A civic-minded citizen seeking the singularity

An entry

Notes on Pivotal Cloud Foundry

Date: 2016-01-29
Status: release
Tags: cloud programming


I've recently become acquainted with Pivotal Web Services (PWS) - or more specifically, Pivotal Cloud Foundry (PCF). I've racked up quite a monthly bill running a few apps on Heroku with SSL. It's been worth it - its JTBD is DevOps - and I'm willing to pay for it. Pivotal Web Services is a hosted version of the open source Cloud Foundry platform, and is provides similar PaaS functionality.

This post documents some of the resources I read getting a Rails and Ember application running with PostGIS, in the cloud.

Learning the Ropes

PCF has a command line tool, cf, which is similar to Heroku's heroku. cf push pushes the current working folder to a location that is specified in a manifest.yml file.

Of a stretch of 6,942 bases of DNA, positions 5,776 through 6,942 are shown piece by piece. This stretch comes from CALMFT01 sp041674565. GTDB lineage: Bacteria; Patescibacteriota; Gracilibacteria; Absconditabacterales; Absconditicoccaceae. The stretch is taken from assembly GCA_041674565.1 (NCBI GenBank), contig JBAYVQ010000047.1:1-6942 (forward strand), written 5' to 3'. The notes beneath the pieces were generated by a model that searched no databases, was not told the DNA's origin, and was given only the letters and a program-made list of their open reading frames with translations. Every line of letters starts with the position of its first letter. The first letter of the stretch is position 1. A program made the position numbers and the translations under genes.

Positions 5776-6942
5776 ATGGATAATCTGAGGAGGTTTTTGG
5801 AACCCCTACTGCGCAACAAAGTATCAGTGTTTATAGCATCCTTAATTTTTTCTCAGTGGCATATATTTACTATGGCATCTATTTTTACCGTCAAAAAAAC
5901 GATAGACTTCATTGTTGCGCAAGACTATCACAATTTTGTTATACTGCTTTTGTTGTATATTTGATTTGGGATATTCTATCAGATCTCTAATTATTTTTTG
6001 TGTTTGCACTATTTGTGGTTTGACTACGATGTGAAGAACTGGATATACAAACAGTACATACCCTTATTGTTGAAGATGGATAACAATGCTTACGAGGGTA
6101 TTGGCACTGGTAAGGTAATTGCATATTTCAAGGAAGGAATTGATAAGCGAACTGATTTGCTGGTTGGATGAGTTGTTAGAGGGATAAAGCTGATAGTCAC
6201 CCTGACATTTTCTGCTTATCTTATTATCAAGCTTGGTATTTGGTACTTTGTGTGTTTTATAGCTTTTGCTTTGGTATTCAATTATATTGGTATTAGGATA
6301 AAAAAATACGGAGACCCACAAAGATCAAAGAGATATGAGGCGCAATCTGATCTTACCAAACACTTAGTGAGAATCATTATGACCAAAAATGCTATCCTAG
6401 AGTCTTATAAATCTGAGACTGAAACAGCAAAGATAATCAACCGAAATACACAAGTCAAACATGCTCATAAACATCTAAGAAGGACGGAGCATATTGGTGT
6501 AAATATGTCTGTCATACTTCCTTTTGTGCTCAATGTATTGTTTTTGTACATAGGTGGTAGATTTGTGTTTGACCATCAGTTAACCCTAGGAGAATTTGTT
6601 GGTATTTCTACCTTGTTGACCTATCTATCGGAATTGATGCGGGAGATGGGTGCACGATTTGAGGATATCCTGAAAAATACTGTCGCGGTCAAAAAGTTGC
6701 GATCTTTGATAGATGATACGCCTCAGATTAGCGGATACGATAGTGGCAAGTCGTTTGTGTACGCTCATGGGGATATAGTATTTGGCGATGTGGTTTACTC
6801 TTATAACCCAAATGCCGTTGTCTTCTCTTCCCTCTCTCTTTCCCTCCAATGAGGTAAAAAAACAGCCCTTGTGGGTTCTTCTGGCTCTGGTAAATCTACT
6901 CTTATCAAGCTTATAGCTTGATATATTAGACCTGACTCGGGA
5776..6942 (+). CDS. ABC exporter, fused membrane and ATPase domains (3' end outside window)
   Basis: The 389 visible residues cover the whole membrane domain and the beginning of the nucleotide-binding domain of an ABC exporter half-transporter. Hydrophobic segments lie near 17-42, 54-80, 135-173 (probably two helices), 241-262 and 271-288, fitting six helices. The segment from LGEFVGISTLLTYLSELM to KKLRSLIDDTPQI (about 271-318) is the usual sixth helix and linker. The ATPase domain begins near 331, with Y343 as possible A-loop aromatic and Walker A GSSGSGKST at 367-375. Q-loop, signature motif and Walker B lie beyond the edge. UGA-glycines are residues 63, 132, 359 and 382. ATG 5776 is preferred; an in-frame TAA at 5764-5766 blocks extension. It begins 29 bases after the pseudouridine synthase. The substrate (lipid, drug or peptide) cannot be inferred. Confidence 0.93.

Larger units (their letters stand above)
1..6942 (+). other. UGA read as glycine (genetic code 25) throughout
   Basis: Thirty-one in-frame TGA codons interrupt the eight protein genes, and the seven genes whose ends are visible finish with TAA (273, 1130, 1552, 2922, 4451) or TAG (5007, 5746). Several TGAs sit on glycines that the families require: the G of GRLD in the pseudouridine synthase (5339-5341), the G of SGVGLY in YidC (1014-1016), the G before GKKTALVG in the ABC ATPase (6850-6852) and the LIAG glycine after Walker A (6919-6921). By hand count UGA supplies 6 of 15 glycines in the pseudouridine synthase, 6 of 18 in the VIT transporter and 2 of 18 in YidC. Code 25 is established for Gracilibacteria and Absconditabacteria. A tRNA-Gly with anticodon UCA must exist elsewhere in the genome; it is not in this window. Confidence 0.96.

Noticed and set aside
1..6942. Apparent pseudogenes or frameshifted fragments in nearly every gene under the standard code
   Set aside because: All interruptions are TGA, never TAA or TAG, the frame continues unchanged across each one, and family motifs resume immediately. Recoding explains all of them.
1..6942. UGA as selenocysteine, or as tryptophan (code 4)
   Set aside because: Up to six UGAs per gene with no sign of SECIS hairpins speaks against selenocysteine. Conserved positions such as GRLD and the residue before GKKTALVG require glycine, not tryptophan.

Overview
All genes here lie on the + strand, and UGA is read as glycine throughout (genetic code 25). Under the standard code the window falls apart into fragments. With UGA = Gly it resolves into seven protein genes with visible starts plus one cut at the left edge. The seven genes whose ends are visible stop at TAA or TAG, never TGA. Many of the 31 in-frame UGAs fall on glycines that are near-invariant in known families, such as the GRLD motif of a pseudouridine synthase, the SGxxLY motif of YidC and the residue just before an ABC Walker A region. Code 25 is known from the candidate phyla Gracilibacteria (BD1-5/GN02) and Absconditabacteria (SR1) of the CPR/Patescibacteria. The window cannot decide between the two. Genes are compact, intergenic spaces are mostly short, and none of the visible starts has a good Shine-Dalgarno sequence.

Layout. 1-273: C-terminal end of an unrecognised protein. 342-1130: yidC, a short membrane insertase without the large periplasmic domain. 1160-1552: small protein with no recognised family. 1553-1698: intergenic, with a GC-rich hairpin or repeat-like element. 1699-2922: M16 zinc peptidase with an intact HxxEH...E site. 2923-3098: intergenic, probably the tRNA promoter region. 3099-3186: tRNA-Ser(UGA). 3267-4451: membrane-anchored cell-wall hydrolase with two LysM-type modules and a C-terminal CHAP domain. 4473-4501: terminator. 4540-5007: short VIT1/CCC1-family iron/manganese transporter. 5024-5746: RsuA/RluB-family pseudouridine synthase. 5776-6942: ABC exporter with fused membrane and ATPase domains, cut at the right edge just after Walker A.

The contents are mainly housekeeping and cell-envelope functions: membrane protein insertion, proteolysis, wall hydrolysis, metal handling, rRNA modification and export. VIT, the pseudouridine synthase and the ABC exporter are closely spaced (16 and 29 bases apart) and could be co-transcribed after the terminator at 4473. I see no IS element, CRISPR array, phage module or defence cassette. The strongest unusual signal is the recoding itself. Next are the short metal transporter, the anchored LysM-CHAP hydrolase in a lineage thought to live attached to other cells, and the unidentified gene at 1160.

Heroku's buildpack outlines a few things, including a postInstall script in package.json that calls /bin/heroku_install. Turns out, Heroku doesn't really require it, but PCF did.

I also ran into an issue around Heroku's Multi Buildpack and discovered while it currently does work in PCF, a change has been made that has yet to be deployed, and the change will break the Multi Buildpack that I'm currently using. A workaround for my very-specific ember-cli-rails issue is TBD.


Pivotal Cloud Foundry (PCF)

Spring, a Java development framework


When deploying a worker, make sure manifest.yml has:

no-route: true and set-health-check: none

Note: Disable Health Check for a Worker Application

cf set-health-check app-name none